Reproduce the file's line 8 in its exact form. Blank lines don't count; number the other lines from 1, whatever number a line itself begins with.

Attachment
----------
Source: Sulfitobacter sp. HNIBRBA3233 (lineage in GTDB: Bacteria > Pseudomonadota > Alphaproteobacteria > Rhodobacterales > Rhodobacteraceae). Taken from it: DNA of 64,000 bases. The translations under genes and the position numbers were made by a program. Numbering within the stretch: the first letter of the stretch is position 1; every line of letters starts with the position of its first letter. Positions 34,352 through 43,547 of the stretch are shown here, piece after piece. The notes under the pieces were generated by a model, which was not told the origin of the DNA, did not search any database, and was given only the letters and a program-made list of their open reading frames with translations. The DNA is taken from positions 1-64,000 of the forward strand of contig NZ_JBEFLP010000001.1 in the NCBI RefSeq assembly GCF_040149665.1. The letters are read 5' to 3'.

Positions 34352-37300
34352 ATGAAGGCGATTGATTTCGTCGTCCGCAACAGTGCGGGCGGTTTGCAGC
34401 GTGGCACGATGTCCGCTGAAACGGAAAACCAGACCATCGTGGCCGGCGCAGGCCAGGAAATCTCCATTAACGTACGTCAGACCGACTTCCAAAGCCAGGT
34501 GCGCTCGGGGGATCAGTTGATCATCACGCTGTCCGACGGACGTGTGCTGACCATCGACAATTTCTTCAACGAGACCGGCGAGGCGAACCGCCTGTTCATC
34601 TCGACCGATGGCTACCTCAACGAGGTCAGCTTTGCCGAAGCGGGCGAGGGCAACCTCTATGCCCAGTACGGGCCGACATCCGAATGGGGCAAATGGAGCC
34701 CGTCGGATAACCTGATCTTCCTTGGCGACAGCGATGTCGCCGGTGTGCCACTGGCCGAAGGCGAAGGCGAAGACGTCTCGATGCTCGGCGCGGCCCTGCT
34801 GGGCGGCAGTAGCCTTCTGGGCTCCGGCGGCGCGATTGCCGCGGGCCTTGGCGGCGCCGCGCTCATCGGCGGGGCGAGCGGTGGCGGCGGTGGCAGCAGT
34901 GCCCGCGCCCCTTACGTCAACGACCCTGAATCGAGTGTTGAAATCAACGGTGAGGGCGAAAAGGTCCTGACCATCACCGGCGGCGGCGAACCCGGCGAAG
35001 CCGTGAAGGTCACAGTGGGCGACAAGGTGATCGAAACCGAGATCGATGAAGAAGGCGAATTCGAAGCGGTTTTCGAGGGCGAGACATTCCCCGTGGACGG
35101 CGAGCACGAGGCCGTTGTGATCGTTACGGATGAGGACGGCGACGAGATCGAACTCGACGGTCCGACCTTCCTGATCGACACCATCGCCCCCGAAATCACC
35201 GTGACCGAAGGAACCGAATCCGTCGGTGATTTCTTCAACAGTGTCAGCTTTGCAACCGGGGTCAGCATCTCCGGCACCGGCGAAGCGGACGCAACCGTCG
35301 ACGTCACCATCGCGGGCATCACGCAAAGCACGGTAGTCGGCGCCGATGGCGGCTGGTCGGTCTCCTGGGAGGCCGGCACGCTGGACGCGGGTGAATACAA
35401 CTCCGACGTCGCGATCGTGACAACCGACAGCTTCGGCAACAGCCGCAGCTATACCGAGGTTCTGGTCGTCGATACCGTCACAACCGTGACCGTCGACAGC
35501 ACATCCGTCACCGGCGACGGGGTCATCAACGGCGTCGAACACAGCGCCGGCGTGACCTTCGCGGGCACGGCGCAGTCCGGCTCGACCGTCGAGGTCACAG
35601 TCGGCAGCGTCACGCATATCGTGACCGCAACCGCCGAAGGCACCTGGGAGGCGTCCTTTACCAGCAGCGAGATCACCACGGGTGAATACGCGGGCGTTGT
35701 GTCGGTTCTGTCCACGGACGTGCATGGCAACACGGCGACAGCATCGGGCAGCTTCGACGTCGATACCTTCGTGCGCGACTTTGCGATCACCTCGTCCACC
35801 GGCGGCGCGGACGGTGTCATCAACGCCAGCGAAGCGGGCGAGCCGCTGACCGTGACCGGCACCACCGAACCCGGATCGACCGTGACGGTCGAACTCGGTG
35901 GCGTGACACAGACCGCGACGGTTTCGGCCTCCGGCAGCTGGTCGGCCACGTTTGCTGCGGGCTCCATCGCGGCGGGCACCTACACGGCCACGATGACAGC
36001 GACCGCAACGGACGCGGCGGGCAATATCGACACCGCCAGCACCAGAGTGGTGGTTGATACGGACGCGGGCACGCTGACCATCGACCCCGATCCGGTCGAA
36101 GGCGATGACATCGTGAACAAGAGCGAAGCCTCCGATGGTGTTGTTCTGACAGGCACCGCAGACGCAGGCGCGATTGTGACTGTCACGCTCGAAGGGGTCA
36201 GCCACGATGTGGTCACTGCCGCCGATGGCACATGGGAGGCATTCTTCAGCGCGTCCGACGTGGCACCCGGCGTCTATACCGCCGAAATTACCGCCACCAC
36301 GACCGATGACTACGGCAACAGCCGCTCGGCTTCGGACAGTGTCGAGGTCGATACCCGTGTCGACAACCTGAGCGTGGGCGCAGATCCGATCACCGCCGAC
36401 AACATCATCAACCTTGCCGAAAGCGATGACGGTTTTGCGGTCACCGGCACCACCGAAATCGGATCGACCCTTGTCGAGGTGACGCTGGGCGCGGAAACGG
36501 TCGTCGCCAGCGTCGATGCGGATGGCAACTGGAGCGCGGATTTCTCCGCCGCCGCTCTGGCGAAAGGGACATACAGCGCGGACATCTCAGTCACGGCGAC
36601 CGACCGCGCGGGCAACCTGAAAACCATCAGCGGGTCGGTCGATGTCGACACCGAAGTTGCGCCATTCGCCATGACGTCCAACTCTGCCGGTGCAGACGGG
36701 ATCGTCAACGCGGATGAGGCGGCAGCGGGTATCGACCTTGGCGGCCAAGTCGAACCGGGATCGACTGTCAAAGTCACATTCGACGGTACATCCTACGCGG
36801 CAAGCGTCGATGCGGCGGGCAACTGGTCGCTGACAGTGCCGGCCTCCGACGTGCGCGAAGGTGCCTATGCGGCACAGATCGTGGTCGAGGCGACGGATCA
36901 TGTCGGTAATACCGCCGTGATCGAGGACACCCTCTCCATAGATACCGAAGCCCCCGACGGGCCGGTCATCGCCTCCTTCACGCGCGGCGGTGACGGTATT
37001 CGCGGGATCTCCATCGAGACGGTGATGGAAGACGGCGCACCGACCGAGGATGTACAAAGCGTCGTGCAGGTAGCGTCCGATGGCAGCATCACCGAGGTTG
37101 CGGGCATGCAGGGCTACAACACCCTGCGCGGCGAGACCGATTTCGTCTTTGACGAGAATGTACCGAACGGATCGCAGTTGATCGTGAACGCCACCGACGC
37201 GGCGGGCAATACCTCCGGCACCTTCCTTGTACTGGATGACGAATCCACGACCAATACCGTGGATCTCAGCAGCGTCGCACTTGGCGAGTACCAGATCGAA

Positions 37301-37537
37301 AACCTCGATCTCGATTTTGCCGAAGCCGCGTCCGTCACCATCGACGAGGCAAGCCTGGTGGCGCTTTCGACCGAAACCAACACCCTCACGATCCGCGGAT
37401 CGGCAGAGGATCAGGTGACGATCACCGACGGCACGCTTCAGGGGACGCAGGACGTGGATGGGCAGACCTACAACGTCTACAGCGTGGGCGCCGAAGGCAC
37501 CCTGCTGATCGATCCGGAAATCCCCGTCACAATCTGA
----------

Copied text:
34801 GGGCGGCAGTAGCCTTCTGGGCTCCGGCGGCGCGATTGCCGCGGGCCTTGGCGGCGCCGCGCTCATCGGCGGGGCGAGCGGTGGCGGCGGTGGCAGCAGT